Contaminated Land – review of the year 2009
Oil spills continued to be the biggest threat to contaminated land in 2009, but the previously robust sector also started to feel the pinch of the credit cruch.
The year saw oil giant Chevron ordered to pay £11,500 following a diesel leak at its Poole, in the United Kingdom, terminal that put a nature reserve at risk of pollution.
It followed an incident back in October 2006 when the Environment Agency was alerted to a leak from a crack in a concrete bund designed to capture spilled diesel from a storage tank.
An investigation concluded that around 29,000 litres of diesel had seeped into the floor beneath the storage tank.
While on the other side of the world an oil spill off the coast of Western Australia will take weeks to clean up, according to official estimates.
The spill took place at a drilling platform in the Timor Sea, about 250km off the coast on Friday, August 21 when unexpectedly high pressure in the Montara oil field caused a blow out.
In America the country’s environmental watchdog proposed new guidance for pesticide labelling to reduce poorly targeted crop spraying and dusting.
The US Environmental Protection Agency (EPA) has also called for organisations to comment on children’s potential exposure to pesticide drift.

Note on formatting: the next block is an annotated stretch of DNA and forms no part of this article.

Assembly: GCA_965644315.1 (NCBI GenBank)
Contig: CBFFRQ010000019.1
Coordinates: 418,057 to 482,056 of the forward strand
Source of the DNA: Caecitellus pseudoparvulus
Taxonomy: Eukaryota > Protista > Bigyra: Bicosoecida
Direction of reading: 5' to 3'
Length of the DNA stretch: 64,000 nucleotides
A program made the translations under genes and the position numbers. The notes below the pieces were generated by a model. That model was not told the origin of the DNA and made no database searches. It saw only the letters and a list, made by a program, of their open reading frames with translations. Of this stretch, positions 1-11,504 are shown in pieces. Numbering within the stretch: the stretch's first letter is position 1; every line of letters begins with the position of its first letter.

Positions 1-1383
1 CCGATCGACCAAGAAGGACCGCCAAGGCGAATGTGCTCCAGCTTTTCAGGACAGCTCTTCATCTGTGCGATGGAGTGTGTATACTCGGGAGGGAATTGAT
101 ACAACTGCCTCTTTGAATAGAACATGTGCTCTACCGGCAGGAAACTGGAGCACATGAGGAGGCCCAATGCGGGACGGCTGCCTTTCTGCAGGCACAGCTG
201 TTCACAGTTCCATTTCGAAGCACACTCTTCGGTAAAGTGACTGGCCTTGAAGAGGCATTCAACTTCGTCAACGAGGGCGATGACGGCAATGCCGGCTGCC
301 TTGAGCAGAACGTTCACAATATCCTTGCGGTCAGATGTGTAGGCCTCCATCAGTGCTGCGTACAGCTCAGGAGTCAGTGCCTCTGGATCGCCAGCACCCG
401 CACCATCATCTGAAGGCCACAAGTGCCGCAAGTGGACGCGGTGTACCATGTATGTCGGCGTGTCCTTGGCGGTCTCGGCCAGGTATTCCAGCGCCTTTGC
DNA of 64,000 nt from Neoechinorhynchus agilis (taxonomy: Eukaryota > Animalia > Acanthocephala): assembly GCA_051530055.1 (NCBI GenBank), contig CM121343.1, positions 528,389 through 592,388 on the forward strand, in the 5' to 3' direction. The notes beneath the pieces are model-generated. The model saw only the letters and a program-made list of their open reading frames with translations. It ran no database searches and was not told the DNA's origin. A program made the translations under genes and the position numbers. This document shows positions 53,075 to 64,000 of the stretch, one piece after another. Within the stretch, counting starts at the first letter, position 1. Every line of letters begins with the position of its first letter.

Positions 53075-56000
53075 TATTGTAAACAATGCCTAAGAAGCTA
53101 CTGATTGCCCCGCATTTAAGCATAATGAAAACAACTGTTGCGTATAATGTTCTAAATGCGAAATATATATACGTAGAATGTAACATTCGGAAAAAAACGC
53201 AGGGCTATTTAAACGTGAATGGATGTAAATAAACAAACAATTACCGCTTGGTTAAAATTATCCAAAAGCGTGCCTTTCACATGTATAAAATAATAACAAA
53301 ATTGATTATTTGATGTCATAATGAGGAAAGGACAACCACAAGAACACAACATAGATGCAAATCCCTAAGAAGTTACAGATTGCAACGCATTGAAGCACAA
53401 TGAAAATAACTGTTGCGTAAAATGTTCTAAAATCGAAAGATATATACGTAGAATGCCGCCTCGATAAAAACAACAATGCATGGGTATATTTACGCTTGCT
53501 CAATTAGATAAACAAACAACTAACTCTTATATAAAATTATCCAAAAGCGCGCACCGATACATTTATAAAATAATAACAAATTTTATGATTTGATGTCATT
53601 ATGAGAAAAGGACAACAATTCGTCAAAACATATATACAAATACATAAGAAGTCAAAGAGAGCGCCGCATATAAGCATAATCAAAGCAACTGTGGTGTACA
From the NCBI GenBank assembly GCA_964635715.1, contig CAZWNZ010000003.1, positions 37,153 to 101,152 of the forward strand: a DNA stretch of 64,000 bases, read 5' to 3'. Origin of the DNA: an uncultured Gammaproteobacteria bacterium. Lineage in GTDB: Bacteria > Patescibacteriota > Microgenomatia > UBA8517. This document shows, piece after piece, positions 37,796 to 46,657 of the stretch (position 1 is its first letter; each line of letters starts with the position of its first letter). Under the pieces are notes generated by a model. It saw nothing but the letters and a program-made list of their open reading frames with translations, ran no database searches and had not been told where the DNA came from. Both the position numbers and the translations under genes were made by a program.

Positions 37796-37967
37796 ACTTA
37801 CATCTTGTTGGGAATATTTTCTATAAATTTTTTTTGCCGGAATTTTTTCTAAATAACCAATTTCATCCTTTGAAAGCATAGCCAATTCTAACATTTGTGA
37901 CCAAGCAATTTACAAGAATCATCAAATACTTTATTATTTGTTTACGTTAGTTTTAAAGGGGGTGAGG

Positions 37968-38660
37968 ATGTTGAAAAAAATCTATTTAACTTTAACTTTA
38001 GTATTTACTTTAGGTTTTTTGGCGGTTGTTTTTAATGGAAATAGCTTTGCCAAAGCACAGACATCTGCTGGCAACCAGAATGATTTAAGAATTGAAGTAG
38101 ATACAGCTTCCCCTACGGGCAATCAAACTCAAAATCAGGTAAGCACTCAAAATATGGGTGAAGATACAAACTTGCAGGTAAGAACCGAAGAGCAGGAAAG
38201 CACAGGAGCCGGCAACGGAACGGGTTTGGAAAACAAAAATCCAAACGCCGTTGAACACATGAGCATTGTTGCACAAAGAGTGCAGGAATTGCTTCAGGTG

The EPA is also recommending, after looking at children’s exposure to pesticide drift, to adopt on an interim basis requirements for no-spray buffer zones near homes, schools, day-care centres and parks.
Pollution from industrial and waste facilities in Ireland have fallen significantly, new figures show.
Data for 2007 from the Pollutant Release and Transfer Register (PRTR) published by the Irish Environmental Protection Agency this month shows a ‘significant decreases in the emission of several significant pollutants from industrial and waste facilities’.
The PRTR compiles data on 91 substances of “pollutants” in emissions to air, water and land by industrial facilities.
At Sustainabilitylive! in Birmingham delegates heard how the construction sector suffered from the recession as land remediation is feeling the pinch.
Ian Heasman, brownfield remediation manager for developers Taylor Wimpey, looked at how the industry is dealing with the situation when he presented at the show,
“I’ll consider the two great challenges of the moment – the credit crunch and the eco crunch,” Mr Heasman said.
As the economic climate has darkened, he said, developers have moved away from high-risk projects and focused more on quality.
“There has been a flight from the intense interest in doing things quickly to a much more cost-managed approach,” he said.
Toxic tyres used in playgrounds
An American NGO that prides itself on being made up of public sector whistle blowers is claiming that shredded tyres used as surfacing in playgrounds may provide a good route for recycling an awkward material, but could present a hidden health threat.
ThePublic Employees for Environmental Responsibility (PEER) has published internal documents obtained under the Freedom of Information Act from the US Environmental Protection Agency (EPA) that show the watchdog does not know the extent to which children may be exposed to the toxic chemicals that are used in the manufacture of tyres.
Every year in the US hundreds of thousands of tyres are recycled into ground rubber which is used to reduce injuries from falls.
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